The really primitive groups such as the Australian Confederation of Apparel Manufacturers can sometimes still be heard muttering in the background, although even they seem to have gone back into the woodwork.

So Fred and I can understand Eccles gratification about the Crawford committee’s statement that tariffs should be lowered in the long term. That may satisfy Eccles, but not us.

We remember David Trebeck’s poignant comment when the Jackson report was published, namely, that everyone seems in favour of tariff reductions so long as they do not actually happen.

It is not enough for people to advocate lowering the tariff wall in theory, but what Fred and I want to see is someone starting to remove some bloody bricks.

A Modest Farmer [Bert Kelly], “Tariff cuts are all right if they don’t really happen,” The Australian Financial Review, March 30, 1979, p. 3.

Last week Eccles praised the Crawford Report because its general drift agreed with his message, that we would all be better off if tariffs were gradually reduced.

Fred and I, on the other hand, are indifferent to the condition of Eccles’ halo. We are chiefly concerned that someone sometime starts actually removing a few bricks from the tariff wall.

We are only too well aware that the present tariff is harming farmers in particular as well as the economy in general.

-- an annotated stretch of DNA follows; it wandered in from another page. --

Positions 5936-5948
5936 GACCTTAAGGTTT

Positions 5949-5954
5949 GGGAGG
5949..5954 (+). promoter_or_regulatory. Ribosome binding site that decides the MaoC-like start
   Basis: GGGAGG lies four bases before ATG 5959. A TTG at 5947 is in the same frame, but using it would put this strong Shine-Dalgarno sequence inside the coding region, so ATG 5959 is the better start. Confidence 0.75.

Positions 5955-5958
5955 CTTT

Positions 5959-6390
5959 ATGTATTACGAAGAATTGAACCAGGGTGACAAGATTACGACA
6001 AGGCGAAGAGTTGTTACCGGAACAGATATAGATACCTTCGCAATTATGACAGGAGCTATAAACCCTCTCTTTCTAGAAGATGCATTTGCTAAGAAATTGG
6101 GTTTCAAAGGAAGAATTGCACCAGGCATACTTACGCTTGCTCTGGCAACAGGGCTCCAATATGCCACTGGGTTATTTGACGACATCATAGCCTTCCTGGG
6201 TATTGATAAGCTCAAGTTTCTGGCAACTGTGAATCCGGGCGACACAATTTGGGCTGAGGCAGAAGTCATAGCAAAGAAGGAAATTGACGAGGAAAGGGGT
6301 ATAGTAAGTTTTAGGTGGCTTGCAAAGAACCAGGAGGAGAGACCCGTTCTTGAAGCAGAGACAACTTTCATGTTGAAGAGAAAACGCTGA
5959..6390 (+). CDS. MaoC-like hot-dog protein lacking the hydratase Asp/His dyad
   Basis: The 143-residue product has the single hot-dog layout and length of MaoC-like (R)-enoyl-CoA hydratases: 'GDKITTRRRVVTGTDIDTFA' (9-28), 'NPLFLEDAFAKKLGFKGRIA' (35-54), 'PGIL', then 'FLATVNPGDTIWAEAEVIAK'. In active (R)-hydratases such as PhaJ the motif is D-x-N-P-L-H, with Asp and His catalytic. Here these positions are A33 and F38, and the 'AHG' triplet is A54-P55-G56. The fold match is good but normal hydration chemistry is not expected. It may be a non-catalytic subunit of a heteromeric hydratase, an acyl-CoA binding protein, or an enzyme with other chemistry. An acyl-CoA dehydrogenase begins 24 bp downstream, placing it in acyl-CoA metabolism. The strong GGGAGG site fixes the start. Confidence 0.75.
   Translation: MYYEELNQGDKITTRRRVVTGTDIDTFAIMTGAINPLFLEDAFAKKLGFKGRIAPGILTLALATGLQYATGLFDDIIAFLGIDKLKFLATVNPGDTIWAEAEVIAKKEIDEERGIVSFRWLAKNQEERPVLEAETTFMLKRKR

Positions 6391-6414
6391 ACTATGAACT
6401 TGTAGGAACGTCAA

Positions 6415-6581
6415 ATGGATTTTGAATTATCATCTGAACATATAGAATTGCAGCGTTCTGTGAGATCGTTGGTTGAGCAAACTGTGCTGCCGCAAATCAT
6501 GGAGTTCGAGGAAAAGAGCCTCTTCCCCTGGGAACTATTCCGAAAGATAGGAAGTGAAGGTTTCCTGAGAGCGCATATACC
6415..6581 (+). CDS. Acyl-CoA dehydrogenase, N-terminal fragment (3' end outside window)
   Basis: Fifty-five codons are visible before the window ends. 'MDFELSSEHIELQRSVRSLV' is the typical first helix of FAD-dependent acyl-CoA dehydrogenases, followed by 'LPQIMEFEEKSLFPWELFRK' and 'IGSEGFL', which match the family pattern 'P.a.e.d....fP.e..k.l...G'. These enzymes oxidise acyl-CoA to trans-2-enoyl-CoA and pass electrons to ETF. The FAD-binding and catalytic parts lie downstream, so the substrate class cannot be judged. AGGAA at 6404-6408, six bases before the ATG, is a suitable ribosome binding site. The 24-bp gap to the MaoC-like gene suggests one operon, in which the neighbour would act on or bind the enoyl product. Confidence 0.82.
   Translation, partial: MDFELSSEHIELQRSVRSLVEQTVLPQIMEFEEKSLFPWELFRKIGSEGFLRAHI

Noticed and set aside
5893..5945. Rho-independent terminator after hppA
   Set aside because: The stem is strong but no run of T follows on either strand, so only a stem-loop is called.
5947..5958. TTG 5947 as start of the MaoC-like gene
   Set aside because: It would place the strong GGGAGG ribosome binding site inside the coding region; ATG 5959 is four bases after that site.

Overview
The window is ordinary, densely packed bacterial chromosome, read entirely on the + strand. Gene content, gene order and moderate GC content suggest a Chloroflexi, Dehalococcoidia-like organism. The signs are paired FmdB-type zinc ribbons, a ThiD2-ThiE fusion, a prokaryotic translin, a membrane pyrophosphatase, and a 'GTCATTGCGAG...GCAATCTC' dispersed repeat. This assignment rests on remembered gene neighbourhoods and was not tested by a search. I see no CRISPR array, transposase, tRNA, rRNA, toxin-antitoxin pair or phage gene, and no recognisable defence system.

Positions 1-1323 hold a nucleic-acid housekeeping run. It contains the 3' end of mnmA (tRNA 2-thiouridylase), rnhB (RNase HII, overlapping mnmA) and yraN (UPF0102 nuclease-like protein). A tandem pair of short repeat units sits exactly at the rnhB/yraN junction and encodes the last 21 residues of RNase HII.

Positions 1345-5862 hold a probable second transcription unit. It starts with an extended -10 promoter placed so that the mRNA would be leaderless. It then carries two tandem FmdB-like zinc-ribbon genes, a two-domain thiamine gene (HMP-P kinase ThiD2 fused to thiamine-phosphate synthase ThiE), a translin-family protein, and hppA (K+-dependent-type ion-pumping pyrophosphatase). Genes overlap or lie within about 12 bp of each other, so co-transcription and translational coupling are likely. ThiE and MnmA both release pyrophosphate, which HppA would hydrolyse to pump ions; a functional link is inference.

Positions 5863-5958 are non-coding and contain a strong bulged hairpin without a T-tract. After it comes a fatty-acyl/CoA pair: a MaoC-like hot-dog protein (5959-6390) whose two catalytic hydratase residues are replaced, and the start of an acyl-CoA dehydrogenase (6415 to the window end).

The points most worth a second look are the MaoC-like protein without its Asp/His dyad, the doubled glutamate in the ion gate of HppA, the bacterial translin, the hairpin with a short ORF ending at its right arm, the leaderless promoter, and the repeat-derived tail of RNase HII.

The Crawford report admits this but seems torn between the desire to see reductions take place so that our industries can better meet their export opportunities and so cease to be a burden on the rest of us, or making changes that will create social problems.

The situation was summed up perfectly by the leader writer in The Age on March 8:

“The Crawford study group recognises the need to rationalise Australia’s industry structure in line with international realities. But it argues that the painful process of winding down protection for high-cost industries which undermine the competitiveness of export industries and other import-competing industries, should be postponed until unemployment is reduced to the new ‘full employment’ rate of 4 to 5 per cent of the workforce.

“The approach might be likened to a person with a debilitating illness postponing a painful operation until he feels healthy.”

But if we are not courageous, the tariff reductions that almost everyone now sees as essential if the economy is to forge ahead, may never actually happen because the perfect time for them might never come round.